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Gang Warfare In Havana

Gang Warfare In Havana / 14ymedio, Eliecer Avila
Posted on February 8, 2016

14ymedio, Eliecer Avila, Havana, 8 February 2016 – A few nights ago my
wife and I arrived in an almendrón [old American car in use as a
shared-taxi] at the Ceiba little park just before the traffic light at
Via Blanca and Lacret, in Havana. We we usually get off there when we
are going home from El Vedado, in a line of collective taxes headed to
La Vibora.

The unwelcome surprise that night was to find ourselves almost in the
middle of a pitched war at 1:00 in the morning. At Bella Vista and Via
Blanca two gangs of children – for the most part; many of them weren’t
even teenagers – were facing off with stones, sticks, bottles, and some
carried machetes nearly as big as they were.

Some amorous couples in the park ran away to avoid being hit by the rain
of objects of all kinds from all directions that these little pioneers
were throwing at each other with an eerie chill. In the midst of the
hullabaloo, a voice from Santos Suarez shouted, “I’m done, assholes!”

A boy among those who were “shooting” from the Cerro side apparently
tried to take the other side by assault and fell in the middle of the
street from a stone to the head right in front of a huge truck that
slammed on its brakes so as not to crush him and almost flipped over
with a container on its trailer. Several light trucks had to brake
quickly and honked their horns, but the contenders didn’t seem to hear

The dispute continues and there is already a line of cars waiting,
fearing to pass in the midst of the artillery and lose, at the very
least, a windshield. Two “rescuers” from the Cerro side ventured out to
retrieve the fallen one who was trying to stand up but couldn’t. His
companions covered them, raining fire down from a hill of trash next to
the daycare center that was serving as a shield and a park at the same time.

The operation is successful but the counteroffensive is unexpected. From
the Santos Suarez side they take advantage of Cerro’s casualty to try to
cross Via Blanca to launch an attack that extends to the intersection of
Bella Vista with San Salvador Avenue. The Cerro side manages to escape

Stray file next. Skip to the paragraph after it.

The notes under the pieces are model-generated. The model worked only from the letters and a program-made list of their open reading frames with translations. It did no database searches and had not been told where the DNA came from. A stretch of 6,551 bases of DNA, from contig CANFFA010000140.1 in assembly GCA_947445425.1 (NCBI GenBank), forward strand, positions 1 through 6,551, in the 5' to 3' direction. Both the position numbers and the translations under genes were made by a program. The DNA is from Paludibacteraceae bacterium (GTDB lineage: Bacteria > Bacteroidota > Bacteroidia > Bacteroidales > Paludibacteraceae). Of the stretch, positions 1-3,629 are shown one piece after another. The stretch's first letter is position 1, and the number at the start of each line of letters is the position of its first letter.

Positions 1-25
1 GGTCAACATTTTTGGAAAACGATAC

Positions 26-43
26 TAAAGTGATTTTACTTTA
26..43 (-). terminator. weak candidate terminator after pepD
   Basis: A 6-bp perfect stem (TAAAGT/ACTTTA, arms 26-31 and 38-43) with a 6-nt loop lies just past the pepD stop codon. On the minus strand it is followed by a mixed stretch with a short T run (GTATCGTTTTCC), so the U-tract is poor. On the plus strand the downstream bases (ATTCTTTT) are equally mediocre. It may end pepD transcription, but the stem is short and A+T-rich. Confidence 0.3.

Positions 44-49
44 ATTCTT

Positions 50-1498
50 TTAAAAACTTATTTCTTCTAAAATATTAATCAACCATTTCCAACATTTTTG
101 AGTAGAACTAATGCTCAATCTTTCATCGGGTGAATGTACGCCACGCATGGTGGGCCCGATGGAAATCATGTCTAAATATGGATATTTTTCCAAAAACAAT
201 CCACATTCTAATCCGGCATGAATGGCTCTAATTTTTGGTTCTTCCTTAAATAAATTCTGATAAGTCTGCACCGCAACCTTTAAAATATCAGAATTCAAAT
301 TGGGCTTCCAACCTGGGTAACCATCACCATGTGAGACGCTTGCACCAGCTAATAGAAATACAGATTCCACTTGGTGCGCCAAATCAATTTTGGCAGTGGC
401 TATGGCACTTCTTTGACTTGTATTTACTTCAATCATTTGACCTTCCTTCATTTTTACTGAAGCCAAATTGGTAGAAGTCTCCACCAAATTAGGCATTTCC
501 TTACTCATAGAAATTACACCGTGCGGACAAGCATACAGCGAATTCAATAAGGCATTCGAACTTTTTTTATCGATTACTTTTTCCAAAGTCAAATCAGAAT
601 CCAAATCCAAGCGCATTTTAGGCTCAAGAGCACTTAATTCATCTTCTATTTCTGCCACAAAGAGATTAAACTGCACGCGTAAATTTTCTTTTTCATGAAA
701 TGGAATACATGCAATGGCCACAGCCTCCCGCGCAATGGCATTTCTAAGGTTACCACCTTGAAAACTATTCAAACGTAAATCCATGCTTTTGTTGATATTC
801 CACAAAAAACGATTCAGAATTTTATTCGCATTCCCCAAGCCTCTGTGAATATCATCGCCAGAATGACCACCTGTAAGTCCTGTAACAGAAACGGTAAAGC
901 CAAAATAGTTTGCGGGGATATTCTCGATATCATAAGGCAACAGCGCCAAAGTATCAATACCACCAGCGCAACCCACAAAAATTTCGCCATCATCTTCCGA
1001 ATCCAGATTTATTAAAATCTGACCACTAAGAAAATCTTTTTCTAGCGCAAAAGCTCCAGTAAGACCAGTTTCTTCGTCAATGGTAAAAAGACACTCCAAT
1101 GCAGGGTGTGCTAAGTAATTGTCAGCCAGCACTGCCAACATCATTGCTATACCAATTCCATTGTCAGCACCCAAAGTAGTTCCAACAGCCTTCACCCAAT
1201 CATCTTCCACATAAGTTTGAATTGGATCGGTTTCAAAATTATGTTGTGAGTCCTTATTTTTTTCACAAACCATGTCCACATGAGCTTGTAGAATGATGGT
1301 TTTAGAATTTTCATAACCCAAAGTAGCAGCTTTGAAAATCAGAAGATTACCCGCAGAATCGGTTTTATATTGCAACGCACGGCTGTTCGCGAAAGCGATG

towards the depths of Canal and the invaders don’t dare to continue
advancing because they are already deep in hostile territory.

The tallest one, a skinny bare-chested guy with Mohawk-like hair styled
after the singer El Yonki, shouts, “Next time we’re gonna kill you,
monkeysssss! Let’s go!” The troop retreats with the discipline of a
professional but not before dispersing through several routes so as
to avoid attracting the attention of the neighbors, who have gotten out
of bed to see what’s going and who have almost certainly called the
emergency number, 106.

Indeed, ten minutes later, two cars appeared, sirens blaring,
tires squealing, looking unsuccessfully for “the brawlers.” They
question the neighbors who are cautiously doing damage control, but no
one answers. Better not to risk that an indiscreet cop could reveal the
name of an informant, or that from the shadows someone might see them
giving information and take reprisals.

The next day in the morning, all the talk in the line to buy bead
is about “what happened last night.” In the street and along the facades
that was the battleground, are the marks of the impacts of the stones,
glass bottles, and even the broken windows of a Russian-made Lada that
was parked in front of the bakery last night (wrong place, wrong time).

This is a faithful description of what happened that night and what is
happening ever more frequently not only in the Cerro neighborhood, but
in many Havana neighborhoods, where often there is mourning for some
victim who dies.

It is noteworthy that these gangs are made ​​up of children who are
often under 14. These aggressive boys have a very strong sense of
identity with and commitment to their group, which revolves around two
or three older leaders with experience in the art of street fighting. In
our areas we now have gangs that everyone knows, such as the one that
calls itself “The Lawless” and an even more popular gang made up of
girls who identify themselves as “The Apululu.”

What would happen if for some reason these groups came to be armed? How
much power could they get? Would we have the self-employed paying them
protection money as happens in other Central American countries?

All this and more can easily come to pass if the already terrible
economic situation and the quality of continue to deteriorate
and there are no incentives or direction for teenagers and young people;
but especially if it continues to be the priority of the State to invest
its scarce human resources and materials in repressing those of us who
want to confront the real problems and take steps to resolve them.

Source: Gang Warfare In Havana / 14ymedio, Eliecer Avila | Translating
Cuba –

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